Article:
The Art of Thai Food

There’s something about Thai food that just makes a person feel good.

Its cuisine manages to incorporate all of the five fundamental flavors — sweet, salty, sour, spicy, and bitter — with the perfect balance of staple ingredients so embedded in its typical recipes.  Using light sauces and quick cook methods, Thai food relies on strong aromatics for the characteristic stimulating, ever-fresh quality of its dishes. It’s this quality that makes Thai food remind me of the spring season, and it’s why Thai food is on my mind (and my plate) lately.

Of all the take-out food that people get, Thai food must be one of the most popular, and this is owed to the fact that some people are downright afraid of cooking Thai food at home. It seems too foreign, too delicate a system for most folks to think they can master. But truthfully, Thai food can be pretty darn easy to master. It’s all about recognizing the key ingredients used in Thai food to give it that unique “Thai” flavor. Once you get the range of ingredients down, you can experiment with stir-fries, salads, and sauces using different combinations of the same ingredients. It’s quite fun, actually.

Here is a list of some basic ingredients broken down by food “group” to get you feeling pumped about cooking Thai at home. This list is by no means exhaustive — it’s merely a starter course to get you in the mood. And just think of all the money (and Styrofoam containers!) you will save at the end of your culinary successes…

Flavor additives:
Use any or all of these flavor components in your Thai dishes. Together they create that “Thai” quality you will recognize!
Chilies – these are responsible for the heat in Thai dishes. While there are authentic Thai chilies out there, feel free to use any of your liking, such as jalapeno or Serrano
Chile paste – made from various Thai chilies, this paste is often stirred into curries and other sauces to add a thick heat with a bit of sweetness or bitterness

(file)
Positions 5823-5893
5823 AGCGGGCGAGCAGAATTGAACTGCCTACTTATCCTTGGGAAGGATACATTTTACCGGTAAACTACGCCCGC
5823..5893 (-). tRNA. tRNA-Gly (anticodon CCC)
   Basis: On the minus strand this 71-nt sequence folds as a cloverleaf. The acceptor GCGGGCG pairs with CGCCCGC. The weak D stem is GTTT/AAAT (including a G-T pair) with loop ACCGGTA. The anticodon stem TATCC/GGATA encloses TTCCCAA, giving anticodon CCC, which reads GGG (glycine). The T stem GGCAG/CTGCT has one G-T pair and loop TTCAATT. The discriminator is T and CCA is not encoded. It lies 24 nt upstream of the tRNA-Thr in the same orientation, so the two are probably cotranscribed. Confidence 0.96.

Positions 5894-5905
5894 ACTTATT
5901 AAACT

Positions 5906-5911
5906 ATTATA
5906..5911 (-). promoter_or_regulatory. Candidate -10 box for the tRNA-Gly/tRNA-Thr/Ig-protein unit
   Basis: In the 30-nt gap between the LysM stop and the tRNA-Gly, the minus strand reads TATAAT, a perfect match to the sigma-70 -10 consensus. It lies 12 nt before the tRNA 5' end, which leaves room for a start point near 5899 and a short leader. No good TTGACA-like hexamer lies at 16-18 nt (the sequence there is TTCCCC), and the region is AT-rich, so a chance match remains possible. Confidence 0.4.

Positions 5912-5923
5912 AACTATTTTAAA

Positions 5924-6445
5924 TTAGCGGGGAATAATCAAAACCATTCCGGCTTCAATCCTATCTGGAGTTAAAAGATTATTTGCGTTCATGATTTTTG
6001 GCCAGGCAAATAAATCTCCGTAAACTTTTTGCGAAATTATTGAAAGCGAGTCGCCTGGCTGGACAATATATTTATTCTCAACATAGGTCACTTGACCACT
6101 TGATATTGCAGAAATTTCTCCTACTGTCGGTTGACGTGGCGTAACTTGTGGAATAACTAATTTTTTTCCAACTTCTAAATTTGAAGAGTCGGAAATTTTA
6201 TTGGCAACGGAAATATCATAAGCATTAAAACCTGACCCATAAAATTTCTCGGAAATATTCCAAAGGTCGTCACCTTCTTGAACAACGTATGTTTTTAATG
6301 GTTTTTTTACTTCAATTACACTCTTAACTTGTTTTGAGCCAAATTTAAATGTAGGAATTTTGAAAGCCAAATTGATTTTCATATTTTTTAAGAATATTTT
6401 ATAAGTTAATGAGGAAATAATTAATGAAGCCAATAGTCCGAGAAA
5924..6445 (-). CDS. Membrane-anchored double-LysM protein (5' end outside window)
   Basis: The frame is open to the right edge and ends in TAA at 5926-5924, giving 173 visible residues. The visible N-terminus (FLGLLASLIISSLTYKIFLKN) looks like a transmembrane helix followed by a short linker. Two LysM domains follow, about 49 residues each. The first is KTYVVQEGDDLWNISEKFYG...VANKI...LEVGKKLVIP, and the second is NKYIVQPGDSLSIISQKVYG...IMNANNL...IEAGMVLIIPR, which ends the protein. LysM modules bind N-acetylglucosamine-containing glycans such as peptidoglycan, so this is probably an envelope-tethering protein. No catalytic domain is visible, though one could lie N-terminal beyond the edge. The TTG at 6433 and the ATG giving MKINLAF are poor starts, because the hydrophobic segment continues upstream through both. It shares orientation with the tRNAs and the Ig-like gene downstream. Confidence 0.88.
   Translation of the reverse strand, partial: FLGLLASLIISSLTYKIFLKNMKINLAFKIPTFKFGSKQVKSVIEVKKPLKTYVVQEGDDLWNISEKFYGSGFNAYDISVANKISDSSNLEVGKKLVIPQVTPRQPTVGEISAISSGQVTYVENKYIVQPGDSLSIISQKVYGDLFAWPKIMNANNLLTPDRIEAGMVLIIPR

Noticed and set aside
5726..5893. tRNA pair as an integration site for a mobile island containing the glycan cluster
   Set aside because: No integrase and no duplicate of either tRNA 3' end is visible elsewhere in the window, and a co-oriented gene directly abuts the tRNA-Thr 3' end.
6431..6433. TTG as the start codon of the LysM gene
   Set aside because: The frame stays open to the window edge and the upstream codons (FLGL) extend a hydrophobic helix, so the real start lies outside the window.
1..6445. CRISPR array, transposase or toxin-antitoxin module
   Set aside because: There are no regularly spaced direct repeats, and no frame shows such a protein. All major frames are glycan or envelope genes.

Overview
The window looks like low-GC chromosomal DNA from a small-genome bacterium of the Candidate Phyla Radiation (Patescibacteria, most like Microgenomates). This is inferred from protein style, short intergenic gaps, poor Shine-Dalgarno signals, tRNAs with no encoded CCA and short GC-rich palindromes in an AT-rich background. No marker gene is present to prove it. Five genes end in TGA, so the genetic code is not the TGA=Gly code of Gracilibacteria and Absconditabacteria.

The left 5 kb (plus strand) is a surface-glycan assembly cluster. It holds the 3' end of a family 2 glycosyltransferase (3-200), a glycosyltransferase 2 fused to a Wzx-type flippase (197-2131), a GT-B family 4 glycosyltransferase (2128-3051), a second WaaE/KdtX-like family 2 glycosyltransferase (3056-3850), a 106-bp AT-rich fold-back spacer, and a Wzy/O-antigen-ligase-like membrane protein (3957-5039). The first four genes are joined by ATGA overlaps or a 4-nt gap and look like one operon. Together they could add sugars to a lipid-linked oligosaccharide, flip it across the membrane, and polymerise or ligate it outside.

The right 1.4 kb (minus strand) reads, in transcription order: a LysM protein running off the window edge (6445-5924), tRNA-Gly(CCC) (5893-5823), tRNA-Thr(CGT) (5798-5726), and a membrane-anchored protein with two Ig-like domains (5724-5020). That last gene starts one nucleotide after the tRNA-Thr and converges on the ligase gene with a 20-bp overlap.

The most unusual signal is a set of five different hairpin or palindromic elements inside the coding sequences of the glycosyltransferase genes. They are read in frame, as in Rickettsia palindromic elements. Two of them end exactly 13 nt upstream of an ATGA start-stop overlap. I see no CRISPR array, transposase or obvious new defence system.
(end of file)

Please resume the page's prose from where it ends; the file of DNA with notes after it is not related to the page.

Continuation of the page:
Fish sauce – made from, you guessed it!, fish, this liquid is very potent, very pungent, and used in extreme moderation in almost all Thai dishes for a salty, fish-like taste (may be omitted for vegan dishes)
Lime juice – used in most Thai dishes, hot or cold, to add a bright, uplifting essence of sour flavor
Sugar (traditionally date or palm) – used to add the essence of sweetness to Thai dishes
Cilantro, Basil, Mint – all common herbs used to enhance the other flavors of Thai recipes
Ginger – often the fresh root is sliced and used as a bitter and spicy flavor
Lemongrass – may be omitted for most dishes, but you will recognize its characteristic lemony, grassy flavor from dishes like Thom Yum or other Thai soups
Tamarind paste or juice – made from the tamarind, this thick, pulpy fruit adds a sweet and almost sour flavor to Thai dishes. Very typical in Pad Thai, although it may be omitted and replaced with more lime and sugar
Kaffir lime leaves – also acceptable to omit, these add a strong lime flavor to most Thai dishes

Now use the above flavor additives with the below foods, and mix and match to make your own homemade Thai sensation creation!

Common proteins:
Fish, especially catfish
Shellfish, especially shrimp or prawns
Meat, especially pork
Tofu
Eggs
Nuts, especially cashews and peanuts

Common fruits:
Mango
Papaya
Pineapple
Coconuts

Common vegetables:
Shallots
Cucumber
Sweet potatoes
Tomatoes

Common grains:
Rice (jasmine)
Rice noodles
Rice paper

Common types of dishes:
Stir-fry with rice
Fresh vegetable and fruit salad (such as green papaya and shrimp salad)
Vegetable and protein-filled spring rolls
Stir-fry with noodles (such as Pad Thai)

 

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